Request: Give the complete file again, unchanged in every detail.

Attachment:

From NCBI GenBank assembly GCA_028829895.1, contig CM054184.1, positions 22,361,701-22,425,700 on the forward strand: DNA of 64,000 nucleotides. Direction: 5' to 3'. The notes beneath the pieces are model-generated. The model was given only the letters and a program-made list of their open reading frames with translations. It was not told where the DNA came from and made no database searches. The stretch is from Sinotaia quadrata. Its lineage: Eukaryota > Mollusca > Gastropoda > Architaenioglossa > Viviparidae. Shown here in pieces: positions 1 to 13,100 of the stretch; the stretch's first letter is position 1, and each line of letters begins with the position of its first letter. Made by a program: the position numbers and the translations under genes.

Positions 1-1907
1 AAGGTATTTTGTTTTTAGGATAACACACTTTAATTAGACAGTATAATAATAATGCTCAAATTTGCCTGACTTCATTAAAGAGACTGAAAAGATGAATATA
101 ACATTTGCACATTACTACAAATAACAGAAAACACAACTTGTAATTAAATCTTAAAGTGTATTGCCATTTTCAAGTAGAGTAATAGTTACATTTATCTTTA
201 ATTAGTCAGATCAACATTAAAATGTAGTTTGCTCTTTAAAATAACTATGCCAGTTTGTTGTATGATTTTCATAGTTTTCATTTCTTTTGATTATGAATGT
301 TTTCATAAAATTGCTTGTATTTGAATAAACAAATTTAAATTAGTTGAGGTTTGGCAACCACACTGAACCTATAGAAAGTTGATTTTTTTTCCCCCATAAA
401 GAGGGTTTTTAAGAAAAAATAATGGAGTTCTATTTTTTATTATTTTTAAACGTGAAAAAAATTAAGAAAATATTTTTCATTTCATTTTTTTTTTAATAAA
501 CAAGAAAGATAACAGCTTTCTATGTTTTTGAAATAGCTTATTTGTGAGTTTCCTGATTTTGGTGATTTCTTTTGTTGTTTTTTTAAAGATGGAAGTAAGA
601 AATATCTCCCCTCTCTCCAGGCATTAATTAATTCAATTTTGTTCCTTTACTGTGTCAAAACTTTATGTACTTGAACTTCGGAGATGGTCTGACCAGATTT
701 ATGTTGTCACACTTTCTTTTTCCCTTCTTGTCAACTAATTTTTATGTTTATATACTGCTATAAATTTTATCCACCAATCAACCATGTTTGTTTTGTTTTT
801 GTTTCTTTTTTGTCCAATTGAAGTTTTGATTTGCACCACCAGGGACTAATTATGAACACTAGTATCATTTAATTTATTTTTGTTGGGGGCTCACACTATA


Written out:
From NCBI GenBank assembly GCA_028829895.1, contig CM054184.1, positions 22,361,701-22,425,700 on the forward strand: DNA of 64,000 nucleotides. Direction: 5' to 3'. The notes beneath the pieces are model-generated. The model was given only the letters and a program-made list of their open reading frames with translations. It was not told where the DNA came from and made no database searches. The stretch is from Sinotaia quadrata. Its lineage: Eukaryota > Mollusca > Gastropoda > Architaenioglossa > Viviparidae. Shown here in pieces: positions 1 to 13,100 of the stretch; the stretch's first letter is position 1, and each line of letters begins with the position of its first letter. Made by a program: the position numbers and the translations under genes.

Positions 1-1907
1 AAGGTATTTTGTTTTTAGGATAACACACTTTAATTAGACAGTATAATAATAATGCTCAAATTTGCCTGACTTCATTAAAGAGACTGAAAAGATGAATATA
101 ACATTTGCACATTACTACAAATAACAGAAAACACAACTTGTAATTAAATCTTAAAGTGTATTGCCATTTTCAAGTAGAGTAATAGTTACATTTATCTTTA
201 ATTAGTCAGATCAACATTAAAATGTAGTTTGCTCTTTAAAATAACTATGCCAGTTTGTTGTATGATTTTCATAGTTTTCATTTCTTTTGATTATGAATGT
301 TTTCATAAAATTGCTTGTATTTGAATAAACAAATTTAAATTAGTTGAGGTTTGGCAACCACACTGAACCTATAGAAAGTTGATTTTTTTTCCCCCATAAA
401 GAGGGTTTTTAAGAAAAAATAATGGAGTTCTATTTTTTATTATTTTTAAACGTGAAAAAAATTAAGAAAATATTTTTCATTTCATTTTTTTTTTAATAAA
501 CAAGAAAGATAACAGCTTTCTATGTTTTTGAAATAGCTTATTTGTGAGTTTCCTGATTTTGGTGATTTCTTTTGTTGTTTTTTTAAAGATGGAAGTAAGA
601 AATATCTCCCCTCTCTCCAGGCATTAATTAATTCAATTTTGTTCCTTTACTGTGTCAAAACTTTATGTACTTGAACTTCGGAGATGGTCTGACCAGATTT
701 ATGTTGTCACACTTTCTTTTTCCCTTCTTGTCAACTAATTTTTATGTTTATATACTGCTATAAATTTTATCCACCAATCAACCATGTTTGTTTTGTTTTT
801 GTTTCTTTTTTGTCCAATTGAAGTTTTGATTTGCACCACCAGGGACTAATTATGAACACTAGTATCATTTAATTTATTTTTGTTGGGGGCTCACACTATA